4. The apparatus of claim 1 wherein the radioisotope is predominantly a beta emitter.
5. The apparatus of claim 4 wherein the beta emitter is phosphorous-32.
6. The apparatus of claim 1 wherein the sheet of material is in the form of a mesh.
7. The apparatus of claim 1 wherein the radioisotope is embedded within the biodegradable material.
8. The apparatus of claim 1 wherein the radioisotope is coated onto the biodegradable material.
9. The apparatus of claim 1 wherein the radioisotope is predominantly a beta emitter.
10. A method for the prevention of scar tissue formation and adhesions associated with a surgical procedure, the method comprising the following steps:
a) place a radioisotope that is free from encapsulation into a non-soluble structure into a biodegradable sheet of material: and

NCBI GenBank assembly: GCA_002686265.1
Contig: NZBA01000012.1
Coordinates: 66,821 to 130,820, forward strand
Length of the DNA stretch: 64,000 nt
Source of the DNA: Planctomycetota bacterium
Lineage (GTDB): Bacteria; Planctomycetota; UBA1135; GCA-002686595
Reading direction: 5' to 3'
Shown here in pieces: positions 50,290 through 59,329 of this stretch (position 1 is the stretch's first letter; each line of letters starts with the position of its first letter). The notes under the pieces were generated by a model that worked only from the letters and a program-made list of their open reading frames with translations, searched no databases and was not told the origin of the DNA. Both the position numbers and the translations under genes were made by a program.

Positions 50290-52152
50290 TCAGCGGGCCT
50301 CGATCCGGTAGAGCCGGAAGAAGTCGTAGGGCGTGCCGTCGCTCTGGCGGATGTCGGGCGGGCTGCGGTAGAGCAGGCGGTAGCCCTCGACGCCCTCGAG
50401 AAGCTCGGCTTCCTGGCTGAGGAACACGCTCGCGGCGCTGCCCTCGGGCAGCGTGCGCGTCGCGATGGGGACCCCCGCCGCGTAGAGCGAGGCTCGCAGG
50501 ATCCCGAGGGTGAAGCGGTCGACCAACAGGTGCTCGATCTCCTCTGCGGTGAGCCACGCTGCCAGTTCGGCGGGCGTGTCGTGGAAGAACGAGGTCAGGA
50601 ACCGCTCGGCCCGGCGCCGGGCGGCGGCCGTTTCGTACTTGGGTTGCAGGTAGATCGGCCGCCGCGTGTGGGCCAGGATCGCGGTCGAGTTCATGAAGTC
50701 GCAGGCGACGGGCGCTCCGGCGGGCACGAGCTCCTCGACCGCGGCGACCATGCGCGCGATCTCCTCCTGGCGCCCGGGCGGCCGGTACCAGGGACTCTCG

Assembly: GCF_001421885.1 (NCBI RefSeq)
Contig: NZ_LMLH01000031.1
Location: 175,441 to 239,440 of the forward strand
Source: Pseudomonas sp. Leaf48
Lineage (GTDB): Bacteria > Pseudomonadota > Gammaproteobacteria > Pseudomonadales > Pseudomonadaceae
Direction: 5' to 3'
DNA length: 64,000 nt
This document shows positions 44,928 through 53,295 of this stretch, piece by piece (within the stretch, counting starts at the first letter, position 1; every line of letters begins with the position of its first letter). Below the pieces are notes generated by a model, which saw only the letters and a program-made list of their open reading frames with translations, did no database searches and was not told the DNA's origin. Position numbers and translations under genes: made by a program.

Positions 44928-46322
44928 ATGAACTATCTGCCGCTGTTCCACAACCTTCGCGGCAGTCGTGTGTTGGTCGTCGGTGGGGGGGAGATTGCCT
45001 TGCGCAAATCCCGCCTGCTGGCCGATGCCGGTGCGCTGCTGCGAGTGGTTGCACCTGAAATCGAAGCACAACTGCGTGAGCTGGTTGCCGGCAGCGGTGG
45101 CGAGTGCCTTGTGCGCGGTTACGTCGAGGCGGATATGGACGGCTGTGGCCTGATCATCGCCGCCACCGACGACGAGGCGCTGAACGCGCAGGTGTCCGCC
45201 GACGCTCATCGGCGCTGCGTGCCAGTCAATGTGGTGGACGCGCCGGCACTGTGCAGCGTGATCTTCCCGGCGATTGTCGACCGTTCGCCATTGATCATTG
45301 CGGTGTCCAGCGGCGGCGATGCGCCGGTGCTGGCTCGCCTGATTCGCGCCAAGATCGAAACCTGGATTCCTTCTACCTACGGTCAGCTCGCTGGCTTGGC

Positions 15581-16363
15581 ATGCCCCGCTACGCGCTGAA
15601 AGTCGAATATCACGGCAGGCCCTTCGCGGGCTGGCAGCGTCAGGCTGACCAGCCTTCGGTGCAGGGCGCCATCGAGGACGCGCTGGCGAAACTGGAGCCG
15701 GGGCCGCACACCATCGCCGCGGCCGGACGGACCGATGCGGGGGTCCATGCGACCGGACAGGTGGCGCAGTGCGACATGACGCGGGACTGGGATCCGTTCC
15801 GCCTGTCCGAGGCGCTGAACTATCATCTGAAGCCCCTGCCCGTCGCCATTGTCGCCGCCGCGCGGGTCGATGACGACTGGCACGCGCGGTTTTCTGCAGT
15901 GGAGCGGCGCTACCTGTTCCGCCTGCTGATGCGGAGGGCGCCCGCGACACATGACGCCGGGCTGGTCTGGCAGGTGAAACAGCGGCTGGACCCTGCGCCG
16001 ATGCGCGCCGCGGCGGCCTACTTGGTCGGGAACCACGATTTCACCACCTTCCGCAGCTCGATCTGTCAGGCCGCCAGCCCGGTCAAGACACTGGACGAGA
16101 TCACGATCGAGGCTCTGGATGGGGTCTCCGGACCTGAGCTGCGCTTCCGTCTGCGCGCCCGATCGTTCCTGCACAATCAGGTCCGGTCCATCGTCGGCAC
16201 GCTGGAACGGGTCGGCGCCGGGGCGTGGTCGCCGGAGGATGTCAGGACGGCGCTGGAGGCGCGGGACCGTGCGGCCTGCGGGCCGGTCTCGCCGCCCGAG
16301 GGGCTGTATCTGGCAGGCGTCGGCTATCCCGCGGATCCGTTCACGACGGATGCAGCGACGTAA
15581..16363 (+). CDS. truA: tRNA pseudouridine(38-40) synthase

b) place the sheet of material containing the radioisotope into a human body between tissues that are separated by a surgical incision.
11. The method of claim 10 including the step of closing the surgical incision after the sheet of material is placed between the separated tissues.
12. A biodegradable material adapted for implantation between tissues of a human body, at least part of said biodegradable material including a radioisotope, said biodegradable material and said radioisotope each being adapted to be absorbed into the human body.
13. The apparatus of claim 12 wherein the beta emitter is phosphorous-32.
Description
FIELD OF USE

This invention is in the field of materials used to prevent post-operative scar tissue proliferation which can result in surgical adhesions.

BACKGROUND OF THE INVENTION